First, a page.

ABUJA, Nigeria (AP) -- Britain's top government official on Africa says Nigeria's president is ruling out the possibility of releasing jailed militants in exchange for more than 270 schoolgirls who are being held by an Islamic extremist group.
Mark Simmonds told journalists in the Nigerian capital, Abuja, on Wednesday that President Goodluck Jonathan had "made it very clear that there will be no negotiation with Boko Haram that involves a swap of abducted schoolgirls for prisoners."
Simmonds met with Jonathan in Abuja on Wednesday. Nigerian officials couldn't immediately be reached for confirmation.
In a video released on Monday, Boko Haram's leader says he will free the girls only if the government releases jailed members of his group.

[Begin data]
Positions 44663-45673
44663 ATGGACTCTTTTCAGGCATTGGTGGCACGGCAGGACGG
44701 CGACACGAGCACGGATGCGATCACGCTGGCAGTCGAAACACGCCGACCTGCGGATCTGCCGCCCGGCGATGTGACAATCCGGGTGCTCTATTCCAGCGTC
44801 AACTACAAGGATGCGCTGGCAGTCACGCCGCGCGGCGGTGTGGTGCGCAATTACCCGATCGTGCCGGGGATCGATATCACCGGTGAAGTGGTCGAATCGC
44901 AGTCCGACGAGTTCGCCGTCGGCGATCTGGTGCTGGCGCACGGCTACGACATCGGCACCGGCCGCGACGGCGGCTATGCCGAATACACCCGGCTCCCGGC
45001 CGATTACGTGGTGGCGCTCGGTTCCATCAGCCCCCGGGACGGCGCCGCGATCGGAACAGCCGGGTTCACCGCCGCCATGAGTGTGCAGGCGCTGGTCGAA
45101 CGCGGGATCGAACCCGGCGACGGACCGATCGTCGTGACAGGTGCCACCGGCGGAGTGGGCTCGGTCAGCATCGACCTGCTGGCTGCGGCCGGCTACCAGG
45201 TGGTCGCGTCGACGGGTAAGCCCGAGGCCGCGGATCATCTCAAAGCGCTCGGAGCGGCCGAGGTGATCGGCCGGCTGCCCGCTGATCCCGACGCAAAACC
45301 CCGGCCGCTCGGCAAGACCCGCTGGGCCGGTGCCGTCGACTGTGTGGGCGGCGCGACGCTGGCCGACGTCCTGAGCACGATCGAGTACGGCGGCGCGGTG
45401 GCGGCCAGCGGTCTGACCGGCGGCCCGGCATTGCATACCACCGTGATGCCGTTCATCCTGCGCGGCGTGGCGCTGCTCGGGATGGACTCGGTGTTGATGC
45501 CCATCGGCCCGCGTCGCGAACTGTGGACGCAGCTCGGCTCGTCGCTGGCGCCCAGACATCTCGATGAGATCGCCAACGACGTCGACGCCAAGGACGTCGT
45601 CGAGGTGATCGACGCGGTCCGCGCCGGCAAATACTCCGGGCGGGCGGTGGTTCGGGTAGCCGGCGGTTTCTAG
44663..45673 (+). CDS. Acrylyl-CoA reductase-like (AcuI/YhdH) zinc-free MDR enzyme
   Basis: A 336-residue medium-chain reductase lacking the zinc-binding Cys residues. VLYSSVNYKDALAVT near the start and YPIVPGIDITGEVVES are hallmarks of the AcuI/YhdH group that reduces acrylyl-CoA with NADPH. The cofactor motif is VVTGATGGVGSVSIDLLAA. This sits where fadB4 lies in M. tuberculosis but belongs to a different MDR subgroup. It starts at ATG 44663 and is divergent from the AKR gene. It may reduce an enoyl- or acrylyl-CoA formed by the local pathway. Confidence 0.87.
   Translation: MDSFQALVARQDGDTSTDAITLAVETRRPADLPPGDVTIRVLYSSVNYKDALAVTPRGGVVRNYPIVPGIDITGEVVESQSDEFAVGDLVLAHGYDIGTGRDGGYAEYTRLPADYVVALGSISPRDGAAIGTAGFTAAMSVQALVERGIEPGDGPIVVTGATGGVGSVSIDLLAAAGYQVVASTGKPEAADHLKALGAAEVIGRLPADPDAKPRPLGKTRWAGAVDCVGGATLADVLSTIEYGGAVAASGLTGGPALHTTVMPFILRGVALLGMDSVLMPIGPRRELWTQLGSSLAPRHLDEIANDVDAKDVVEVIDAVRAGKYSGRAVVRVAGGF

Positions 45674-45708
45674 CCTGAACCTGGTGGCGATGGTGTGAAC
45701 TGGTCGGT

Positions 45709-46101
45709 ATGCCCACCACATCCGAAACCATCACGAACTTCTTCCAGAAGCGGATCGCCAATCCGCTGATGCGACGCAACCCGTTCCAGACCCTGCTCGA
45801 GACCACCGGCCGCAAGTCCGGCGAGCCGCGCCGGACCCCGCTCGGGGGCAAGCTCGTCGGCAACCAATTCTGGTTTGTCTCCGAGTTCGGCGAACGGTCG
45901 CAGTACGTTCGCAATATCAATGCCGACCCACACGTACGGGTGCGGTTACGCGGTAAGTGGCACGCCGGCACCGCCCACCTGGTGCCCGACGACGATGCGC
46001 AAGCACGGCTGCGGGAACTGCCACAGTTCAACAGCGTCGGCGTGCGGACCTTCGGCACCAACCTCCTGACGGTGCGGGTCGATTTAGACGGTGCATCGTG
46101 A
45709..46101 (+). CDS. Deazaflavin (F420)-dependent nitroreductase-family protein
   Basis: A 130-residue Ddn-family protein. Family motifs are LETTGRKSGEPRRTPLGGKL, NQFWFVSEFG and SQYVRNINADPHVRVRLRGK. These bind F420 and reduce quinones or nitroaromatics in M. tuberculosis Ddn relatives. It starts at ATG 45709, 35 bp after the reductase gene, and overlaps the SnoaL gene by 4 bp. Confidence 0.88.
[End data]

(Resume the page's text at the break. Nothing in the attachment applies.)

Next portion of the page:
Boko Haram has killed more than 1,500 people this year in a campaign of bombings and massacres.
ABUJA, Nigeria (AP) -- U.S. reconnaissance aircraft have been flying over Nigeria in the search for nearly 300 kidnapped schoolgirls.
The flights come a day after the Boko Haram (BOH'-koh hah-RAHM') militant group released video evidence that at least some of the girls are still alive and demanded that jailed fighters be swapped for their freedom.
Nigerian authorities have verified the footage as authentic, saying 54 of the girls have been identified by relatives, teachers and classmates who have seen the video.
A Nigerian government official says "all options" are open in the effort to free the girls.
Protesters marched through the streets of the capital, Abuja, today, demanding more government action to find and free the girls. They are believed to be held in the vast Sambisi forest some 20 miles from the eastern town of Chibok, where they were seized from their school a month ago.